Craig Karmin of the WSJ reports that Moody's Cuts Calpers' Rating (hat tip Tyler):
While the rating cuts could hurt the large California pension funds, the rally in equities has helped ease some of the pressure. Mark Carvey of the San Francisco Business Times reports that CalPERS says pension fund is up $40 billion since March low:
Calpers may be paying a price for its decision to help financially strapped local California governments.
Moody's Investors Service slashed the triple-A rating of Calpers, formally known as the California Public Employees' Retirement System, by three notches to Aa3.
The downgrade, made Thursday, in part reflected Calpers' recent spike in unfunded liabilities, following the fund's negative 24% return for the year ended in June. Calpers, the nation's largest public fund with about $200 billion in assets, last month delayed its efforts to offset those liabilities by agreeing to defer an increase in local-government contributions to the fund from 2011 until 2012.
Because Calpers doesn't have outstanding bonds, the downgrade's impact would be felt through Calpers credit enhancement program. The pension fund used its triple-A rating to guarantee the debt of various municipalities from California to New York City and Chicago in exchange for a fee.
Calpers' lower credit rating means it may have to reduce its fee. It may even lose some business if municipalities seek out a guarantor with a triple-A rating, industry experts said.
"We are confident this downgrade won't impact our ability to run our credit-enhancement program," Calpers spokesman Brad Pacheco said of the downgrade. Calpers has received $20 million in income from the program since its inception in 2003, he said.
Moody's also cut the credit rating of the California State Teachers' Retirement System to Aa3 from Triple-A. Calstrs also has a credit-enhancement program. Moody's said no other public pension fund has a long-term credit rating related to these programs. Standard & Poor's rates the short-term debt of Calpers and Calstrs.
Moody's said the credit-enhancement programs played a small role in the ratings downgrade. If a municipality in the program is unable to roll over its debt, Calpers is obligated to support the debt. A Moody's official said that this had occurred on more than one occasion for both Calpers and Calstrs in the past year.
The downgrade underscores the tough choices Calpers faces. Local governments pay a percentage of their payrolls to Calpers, based on the amount of benefits their employees receive.
Calpers is trying to reduce its unfunded liabilities, or the difference between assets and obligations, which were $35 billion before the 24% investment loss last year. Yet many California municipalities are struggling with their own budget pressures and didn't welcome higher contributions.
Separately, Calpers is weighing rate increases for state employers, which the board will discuss this week. Gov. Arnold Schwarzenegger would like the state to pay a large increase in 2010 to avoid paying even more in the future.
Moody's said the pension fund downgrades were also influenced by the recent deterioration in California's financial situation, which faces a $21 billion budget shortfall through June 2011. Moody's cut the state's credit rating by three notches this year to A2 from Aa2.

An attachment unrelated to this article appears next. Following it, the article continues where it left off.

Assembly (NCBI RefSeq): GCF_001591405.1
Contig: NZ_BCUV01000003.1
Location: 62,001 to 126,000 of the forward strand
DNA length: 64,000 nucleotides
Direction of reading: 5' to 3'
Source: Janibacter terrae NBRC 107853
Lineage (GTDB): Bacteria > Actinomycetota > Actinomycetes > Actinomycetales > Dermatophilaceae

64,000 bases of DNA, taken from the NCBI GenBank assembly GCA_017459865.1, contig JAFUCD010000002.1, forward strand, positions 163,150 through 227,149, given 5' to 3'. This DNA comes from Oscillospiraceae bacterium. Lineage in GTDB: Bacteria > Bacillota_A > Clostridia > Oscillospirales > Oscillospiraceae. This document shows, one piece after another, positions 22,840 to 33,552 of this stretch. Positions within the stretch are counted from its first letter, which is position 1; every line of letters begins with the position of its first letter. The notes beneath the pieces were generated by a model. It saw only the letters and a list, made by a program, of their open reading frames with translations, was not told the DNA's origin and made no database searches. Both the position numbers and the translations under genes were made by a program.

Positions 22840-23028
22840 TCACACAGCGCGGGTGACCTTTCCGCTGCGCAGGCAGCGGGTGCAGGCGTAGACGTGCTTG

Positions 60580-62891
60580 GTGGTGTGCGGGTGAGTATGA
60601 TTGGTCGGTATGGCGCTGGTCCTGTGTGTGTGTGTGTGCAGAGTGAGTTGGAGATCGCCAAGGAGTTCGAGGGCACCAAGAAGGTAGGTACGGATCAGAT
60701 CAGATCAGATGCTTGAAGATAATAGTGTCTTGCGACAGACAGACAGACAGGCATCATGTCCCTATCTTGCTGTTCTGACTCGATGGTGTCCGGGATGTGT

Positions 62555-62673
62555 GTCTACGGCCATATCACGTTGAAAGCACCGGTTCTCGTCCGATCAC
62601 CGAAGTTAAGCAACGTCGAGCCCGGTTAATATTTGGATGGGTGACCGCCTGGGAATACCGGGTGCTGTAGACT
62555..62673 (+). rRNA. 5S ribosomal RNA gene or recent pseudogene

The California Public Employees’ Retirement System said Monday that it has earned $40 billion since the Wall Street lows of last March.
CalPERS assets stood at nearly $198 billion at the end of the third quarter, according to a report delivered by Wilshire Associates to the CalPERS board Monday. Today, assets stand at more than $200 billion, marking a $40 billion gain over CalPERS low of $160 billion in March.
“We are seeing some strong signs of economic growth that are having a positive impact on the value of our portfolio,” said Joseph Dear, chief investment officer for CalPERS. “While we are still cautiously optimistic, we are seeing some light at the end of the tunnel.”
CalPERS growth was aided by a number of factors including the fund’s exposure to U.S. and international equity and corporate governance investment funds that seek to turn around ailing public companies.
For the third quarter, CalPERS U.S. equity investments returned 16.7 percent, while its international equity investments earned 20.7 percent. Investments in corporate governance funds saw a 16.6 percent return for the quarter and fixed income assets drew nearly 9 percent.
Investment declines in real estate and private equity continue to weigh on CalPERS’ performance. The fund’s real estate assets declined by more than 30 percent in the quarter and 49 percent for the one-year period ended June 30, 2009, as the economic downturn took its toll on all real estate assets and investors. CalPERS real estate and private equity returns reported lag one quarter.
CalPERS Alternative Investment Management program –- or private equity investments -– reported a decline of more than 24 percent for the one-year period ended June 30, but showed a turnaround in performance for the quarter ended June 30 earning a 7.4 percent return.
What a reversal of fortunes! Only a few years ago, CalPERS and the rest of the pension fund community were all smitten about alternative investments. "More private equity, more real estate!" was the mantra of the day, and now, it's good old liquid public markets that are leading the charge. And I have a feeling this will be the case for a while.
So, will the improvement in CalPERS' overall performance mean that its credit rating will be adjusted back anytime soon? I wouldn't count on it. Those private market assets are a noose around their neck, and they better start thinking hard about protecting the gains and minimizing downside risks as we head into 2010 or else their good fortune will not last.